A HAIKU

utter destruction
many sleepers take a side
the heart must decide

(c) hülya n. yılmaz, October 12, 2019

 

 

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“Cezve”

Bir cezve
Biraz kahve ve su
Bir kare çikolata
Şeker yerine

Birkaç yudum akabinde
Eser kalmaz o tattan

Anılar oysa ki öyle mi . . .
Her bir fincanda yüzlercesi

(c) hülya n. yılmaz, 16 Ağustos, 2019

 

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[Free online image]

 

One cezve*
A bit of coffee and water
One piece of chocolate
A sugar substitute

The taste? Gone!
After a few sips

As for the memories . . .
Hundreds, in one single cup

English translation: (c) hülya n. yılmaz, October 5, 2019

*Turkish coffee pot

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“The Igbu Landing

The Igbu Landing

Denial came as it still tends to do.
“It’s only a legend”, shouted the well-to-do.
In his time or now, he was no legend however,
Roswell King, the white overseer.
His ink had mastered a horrifying account;
Not far away, but from a plantation nearby.
Pierce Butler was the name of the God-forsaken place
Where the white overseer once again put history to shame.
Those died in mass suicide were given not one single name.

© hülya n. yılmaz, March 15, 2019

This poem has been published by Inner Child Press International in the April 2019 issue of The Year of the Poet VI.

* An excerpt from the source, Igbo Landing Mass Suicide: “While many historians for centuries have cast doubt on the Igbo Landing mass suicide, suggesting that the entire incident was more legend than fact, the accounts Roswell King and others provided at the time were verified by post-1980 research which used modern scientific techniques to reconstruct the episode and confirm the factual basis of the longstanding oral accounts.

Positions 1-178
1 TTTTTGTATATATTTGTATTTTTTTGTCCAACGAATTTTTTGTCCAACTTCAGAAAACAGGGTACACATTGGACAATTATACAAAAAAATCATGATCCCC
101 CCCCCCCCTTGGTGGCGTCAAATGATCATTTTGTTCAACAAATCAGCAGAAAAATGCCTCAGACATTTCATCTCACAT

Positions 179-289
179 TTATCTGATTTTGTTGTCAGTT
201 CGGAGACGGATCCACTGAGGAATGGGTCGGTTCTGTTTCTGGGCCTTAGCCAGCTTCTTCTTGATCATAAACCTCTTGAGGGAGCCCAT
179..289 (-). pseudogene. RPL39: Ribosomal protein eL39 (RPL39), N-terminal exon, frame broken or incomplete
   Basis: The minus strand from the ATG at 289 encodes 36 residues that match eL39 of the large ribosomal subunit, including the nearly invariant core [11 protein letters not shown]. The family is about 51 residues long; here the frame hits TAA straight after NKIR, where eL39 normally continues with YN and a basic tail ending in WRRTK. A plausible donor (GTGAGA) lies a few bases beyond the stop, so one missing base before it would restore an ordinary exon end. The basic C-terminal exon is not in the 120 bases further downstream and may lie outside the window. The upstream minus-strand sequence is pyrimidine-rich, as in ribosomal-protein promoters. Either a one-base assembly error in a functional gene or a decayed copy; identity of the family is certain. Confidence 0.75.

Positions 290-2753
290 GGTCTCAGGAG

In September 2002, the St. Simons African American community organized a two-day commemoration with events related to Igbo history and a procession to the site of the mass suicide. Seventy-five attendees came from different states across the United States, as well Nigeria, Brazil, and Haiti. The attendees designated the site as a holy ground and called for the souls to be permanently at rest. The Igbo Landing is now part of the curriculum for coastal Georgia schools.”

 

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“A Dead-End”

trapped inside the head
within the regrets from the past
and the dire worries about the future
lamenting over the unknown now
missing out on the gifts of the present
fearing to take a step ahead
trapped inside the head

(c) hülya n. yılmaz, September 15, 2019

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“Early Morning”

The silence of the new day called my name.
To hear it is a fierce struggle.
Indoors and outdoors,
the so-called modern world
is up already.

Shame is on me.
What a shame!

Hearing the noise of my mind anew,
while nature spreads its grace before me
on a table of gently rustling tree branches,
scurrying little critters – no birds in sight yet.
I miss them so!

I wanted to listen to my breath.
I craved to hear my heartbeat,
like that of a newborn
to cleanse my soul from all the ills
humanity has crafted for itself for too long.

Oh, I do long,
long for the calm, the quiet
so much so that I feel much unease
at the sound of my thoughts, my worries.

A new dawn will break tomorrow,
and I shall free the self from sorrow,
for a brand new day will shine upon our earth
when we all pitch in for the globe’s renewed birth.

I will then listen to my breath.
I will then hear my heartbeat,
like that of a newborn
to cleanse my soul from all the now-ancient ills
humanity has crafted for itself for too long.

(c) hülya n. yılmaz, September 8, 2019

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A HAIKU in Turkish and English

gene geldin sen
içim ağırdan sızlar
yetemedim ki

you are here again
my soul weighs heavy anew
i did not suffice

(c) hülya n. yılmaz, 6 Eylül / September 6, 2019

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A Turkish Proverb

For my homeland, an upcoming book of poetry and prose, I have been envisioning to add Turkish proverbs and their application in life within the cultural context of my country of birth. So, here I am, sharing one that attracted my interest last night.

“Before you love, learn to run through snow without leaving footprints.”

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